Art Theft: One Of The Most Intriguing and Famous Cases in History



Art theft is an complicated and ancient criminal activity. When you take a look at the a few of the most popular cases of art thefts in history, you see thoroughly prepared operations that involve art dealerships, art fakers, mobsters, ransoms, and millions of dollars. Here you can check out some of the most famous cases of art theft in the history.

The First Theft:
The very first documented case of art theft was in 1473, when 2 panels of altarpiece of the Last Judgment by the Dutch painter Hans Memling were stolen. While the triptych was being carried by ship from the Netherlands to Florence, the ship was attacked by pirates who took it to the Gdansk cathedral in Poland. Nowadays, the piece is shown at the National Museum in Gdansk where it was just recently moved from the Basilica of the Assumption.

One Of The Most Famous Theft:
The most well-known story of art theft includes one of the most famous paintings in the world and among the most popular artists in history as a suspect. In the night of August 21, 1911, the Mona Lisa was taken out of the Louver. Not long after, Pablo Picasso was apprehended and questioned by the authorities, however was launched rapidly.

It turned out that the 30 × 21 inch painting was taken by one of the museum workers by the name of Vincenzo Peruggia, who simply carried it concealed under his coat. The criminal offense was carefully conducted by a notorious con guy, Eduardo de Valfierno, who was sent by an art faker who intended to make copies and sell them as if they were the original painting.

While Yves Chaudron, the art faker, was busy producing copies for the well-known masterpiece, Mona Lisa was still hidden at Peruggias apartment. After two years in which Peruggia did not speak with Chaudron, he attempted to make the finest out of his stolen good. Ultimately, Peruggia was captured by the authorities while attempting to sell the painting to an art dealership from Florence, Italy. The Mona Lisa was gone back to the Louver in 1913.

The Most significant Theft in the https://www.quora.com/profile/Kurt-Criter USA:
The greatest art theft in United States took location at https://www.yelp.com/biz/kurt-criter-denver-2 the Isabella Stewart Gardner Museum. On the night of March 18, 1990, a group of thieves wearing authorities uniforms broke into the museum and took thirteen paintings whose collective value was estimated at around 300 million dollars. The burglars took 2 paintings and one print by Rembrandt, and works of Vermeer, Manet, Degas, Govaert Flinck, in addition to a French and a Chinese artifact.

Since yet, none of the paintings have been discovered and the case is still unsolved. According to current rumors, the FBI are examining the possibility that the Boston Mob along with French art dealers are linked to the criminal activity.

The Scream:
The painting by Edvard Munchs, The Scream, is most likely the most searched for painting by art burglars in history. It has been taken two times and was only recently recuperated. In 1994, during the Winter Olympics in Lillehammer, Norway, The Scream was stolen from an Oslo gallery by 2 thieves who broke through an open window, set off the alarm and left a note saying: thanks for the poor security.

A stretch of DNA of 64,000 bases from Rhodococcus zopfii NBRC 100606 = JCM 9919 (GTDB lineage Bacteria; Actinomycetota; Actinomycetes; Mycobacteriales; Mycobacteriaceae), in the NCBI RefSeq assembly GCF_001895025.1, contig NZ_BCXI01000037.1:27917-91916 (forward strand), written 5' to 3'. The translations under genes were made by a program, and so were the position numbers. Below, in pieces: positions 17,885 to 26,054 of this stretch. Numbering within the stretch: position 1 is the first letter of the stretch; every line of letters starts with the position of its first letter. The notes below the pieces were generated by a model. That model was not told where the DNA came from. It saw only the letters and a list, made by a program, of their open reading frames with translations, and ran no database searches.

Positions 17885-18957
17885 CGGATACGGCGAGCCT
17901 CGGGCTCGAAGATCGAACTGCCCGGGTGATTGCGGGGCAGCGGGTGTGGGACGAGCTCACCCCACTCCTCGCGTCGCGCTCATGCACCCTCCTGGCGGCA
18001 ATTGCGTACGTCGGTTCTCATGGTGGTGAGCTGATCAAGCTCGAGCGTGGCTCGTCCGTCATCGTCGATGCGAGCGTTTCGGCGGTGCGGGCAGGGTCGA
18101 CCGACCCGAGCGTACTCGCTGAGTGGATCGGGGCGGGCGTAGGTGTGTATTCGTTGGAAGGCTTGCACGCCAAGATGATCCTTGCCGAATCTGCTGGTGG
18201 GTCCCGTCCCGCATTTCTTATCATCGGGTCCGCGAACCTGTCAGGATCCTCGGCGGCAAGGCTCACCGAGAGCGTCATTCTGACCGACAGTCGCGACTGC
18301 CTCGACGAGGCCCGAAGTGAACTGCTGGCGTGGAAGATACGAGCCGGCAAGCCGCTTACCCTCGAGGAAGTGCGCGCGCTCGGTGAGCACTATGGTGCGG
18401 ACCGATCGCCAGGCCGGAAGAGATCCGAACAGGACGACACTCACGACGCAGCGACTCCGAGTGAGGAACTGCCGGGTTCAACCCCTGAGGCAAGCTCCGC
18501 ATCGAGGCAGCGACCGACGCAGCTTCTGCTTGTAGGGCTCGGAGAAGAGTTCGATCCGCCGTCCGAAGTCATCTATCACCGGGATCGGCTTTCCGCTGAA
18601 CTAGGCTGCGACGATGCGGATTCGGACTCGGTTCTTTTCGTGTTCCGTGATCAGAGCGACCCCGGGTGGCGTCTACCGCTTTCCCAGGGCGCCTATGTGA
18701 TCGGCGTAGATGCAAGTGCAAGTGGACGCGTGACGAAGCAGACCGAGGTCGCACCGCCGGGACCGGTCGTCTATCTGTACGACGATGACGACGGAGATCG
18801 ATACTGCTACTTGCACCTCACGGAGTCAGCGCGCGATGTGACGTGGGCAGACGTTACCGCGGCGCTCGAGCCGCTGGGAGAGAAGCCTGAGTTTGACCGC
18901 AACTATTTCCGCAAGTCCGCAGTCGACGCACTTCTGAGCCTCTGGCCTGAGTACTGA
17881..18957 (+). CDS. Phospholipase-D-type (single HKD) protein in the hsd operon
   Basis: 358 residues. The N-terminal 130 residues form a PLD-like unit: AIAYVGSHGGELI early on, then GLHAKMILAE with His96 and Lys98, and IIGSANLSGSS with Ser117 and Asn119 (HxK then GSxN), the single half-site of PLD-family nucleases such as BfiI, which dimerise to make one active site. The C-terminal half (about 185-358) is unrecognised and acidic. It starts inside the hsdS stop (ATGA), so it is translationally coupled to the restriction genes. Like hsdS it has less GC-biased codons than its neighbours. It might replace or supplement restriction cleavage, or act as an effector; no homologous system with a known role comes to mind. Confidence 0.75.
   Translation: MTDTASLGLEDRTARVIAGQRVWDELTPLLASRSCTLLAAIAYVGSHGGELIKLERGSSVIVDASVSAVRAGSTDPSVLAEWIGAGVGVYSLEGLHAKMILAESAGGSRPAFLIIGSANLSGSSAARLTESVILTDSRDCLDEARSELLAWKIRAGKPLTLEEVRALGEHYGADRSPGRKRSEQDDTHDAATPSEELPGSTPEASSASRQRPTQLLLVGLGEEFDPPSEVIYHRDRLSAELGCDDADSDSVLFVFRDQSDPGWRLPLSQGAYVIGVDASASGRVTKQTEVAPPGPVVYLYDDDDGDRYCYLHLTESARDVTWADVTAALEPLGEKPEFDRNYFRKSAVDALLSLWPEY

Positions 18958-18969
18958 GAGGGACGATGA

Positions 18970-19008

Three months later on, the holders of the painting approached the Norwegian Federal government with an offer: 1 million dollars ransom for Edvard Munchs https://www.spokeo.com/Kurt-Criter The Scream. The Government denied the deal, but the Norwegian authorities worked together with the British Authorities and the Getty Museum to organize a sting operation that revived the painting to where it belongs.

10 years later on, The Scream was stolen once again from the Munch Museum. This time, the burglars used a weapon and took another of Munchs painting with them. While Museum authorities waiting on the thieves to request ransom money, rumors declared that both paintings were burned to hide evidence. Ultimately, the Norwegian cops discovered the 2 paintings on August 31, 2006 but the truths on how they were recovered are unknowned yet.


When you look at the some of the most famous cases of art thefts in history, you see thoroughly prepared operations that include art dealerships, art fakers, mobsters, ransoms, and millions of dollars. The most famous story of art theft involves one of the most well-known paintings in the world and one of the most well-known artists in history as a suspect. The criminal activity was thoroughly carried out by a infamous con man, Eduardo de Valfierno, who was sent by an art faker who meant to make copies and offer them as if they were the initial painting.

Ultimately, Peruggia was captured by the cops while attempting to sell the painting to an art dealer from Florence, Italy. The painting by Edvard Munchs, The Scream, is probably the most sought after painting by art burglars in history.

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